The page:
Circulation for the newspaper, audited by Audit Bureau of Circulations (ABC), is on average 1,009,759 (July 2004-December 2004 figures) sales per week. Sales outside North America totalled 492,167, with sales in Latin and North America making up 517,592. Previous audits have put approximately 21% of the readership in continental Europe, 16% in the UK and 11% in Asia.

The newspaper consciously adopts an internationalist approach and notes that over 80% of its readership is from outside the UK, its country of publication.

The Economist Newspaper Limited is a wholly-owned subsidiary of The Economist Group. One half of The Economist Group is owned by private shareholders, and the other half by the Financial Times, a subsidiary of The Pearson Group. The editorial independence of the Economist is strictly upheld. In 2002, the Economist Group turnover was 227m in 2002 resulting in an operating profit of 15m (down from 21m in 2001 and 32m in 1998, the decrease attributed to a sharp decline in advertising). Income streams are split roughly 50-50 between advertising and other areas, such as subscriptions.

In July 2004, The Economist Group launched an upmarket lifestyle magazine called Intelligent Life, an annual publication.

Letters

The Economist frequently receives letters from senior businesspersons, politicians and spokespersons for government departments, Non-Governmental Organisations and pressure-groups. While well-written or witty responses from anyone will be considered, controversial issues will frequently produce a torrent of letters. For example, the Survey of Corporate Social Responsibility, published January 2005, produced letters from Oxfam, the UN World Food Programme, UN Global Compact, the Chairman of BT, an ex-Director of Shell and the UK Institute of Directors.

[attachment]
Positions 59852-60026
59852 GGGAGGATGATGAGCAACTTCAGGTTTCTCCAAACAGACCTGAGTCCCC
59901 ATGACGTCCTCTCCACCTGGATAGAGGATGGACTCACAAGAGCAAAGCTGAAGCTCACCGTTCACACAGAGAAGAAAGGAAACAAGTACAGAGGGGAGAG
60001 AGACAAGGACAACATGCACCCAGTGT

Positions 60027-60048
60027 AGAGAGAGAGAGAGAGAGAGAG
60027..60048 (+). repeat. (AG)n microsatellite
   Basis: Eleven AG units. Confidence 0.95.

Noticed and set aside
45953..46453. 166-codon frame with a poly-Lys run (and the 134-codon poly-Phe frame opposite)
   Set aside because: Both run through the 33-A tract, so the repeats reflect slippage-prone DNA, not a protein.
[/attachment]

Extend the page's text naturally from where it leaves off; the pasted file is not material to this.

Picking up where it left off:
Censorship And Corruption

Sections of The Economist criticising authoritarian regimes, such as China, are frequently removed from the newspaper by the authorities in those countries. Nelson Mandela stated that he used to receive The Economist while imprisoned in South Africa until the authorities there realised that it was not restricted to covering economic issues and was, moreover, taking a very strong line against the Apartheid regime.

The Economist has frequently criticised figures and countries deemed corrupt. In recent years, it has been cynical over Silvio Berlusconi, Italy's Prime Minister, with regard to his various legal battles (related to accusations of paying off Italian mafia figures) and his large media empire.

External links

  • Economist.com (http://www.economist.com/) – homepage of The Economist
  • The Economist Group (http://www.economistgroup.com/) – website providing group information and links to all group publications such as CFO, Roll Call and European Voice
  • Intelligent Life (http://www.economist.com/intelligentlife) – homepage of Intelligent Life
  • Economist 1993 (http://www.swan.ac.uk/history/teaching/teaching%20resources/An%20Gorta%20Mor/current%20views/Economist93.htm)Ruth Dudley Edwards’ retrospective on The Economist, written on the occasion of its 150th year of publication

Further reading

Edwards, Ruth Dudley. The Pursuit of Reason: The Economist 1843–1993. London: Hamish Hamilton, 1993.

See also

ja:エコノミスト nl:The Economist pl:The Economist zh:经济学人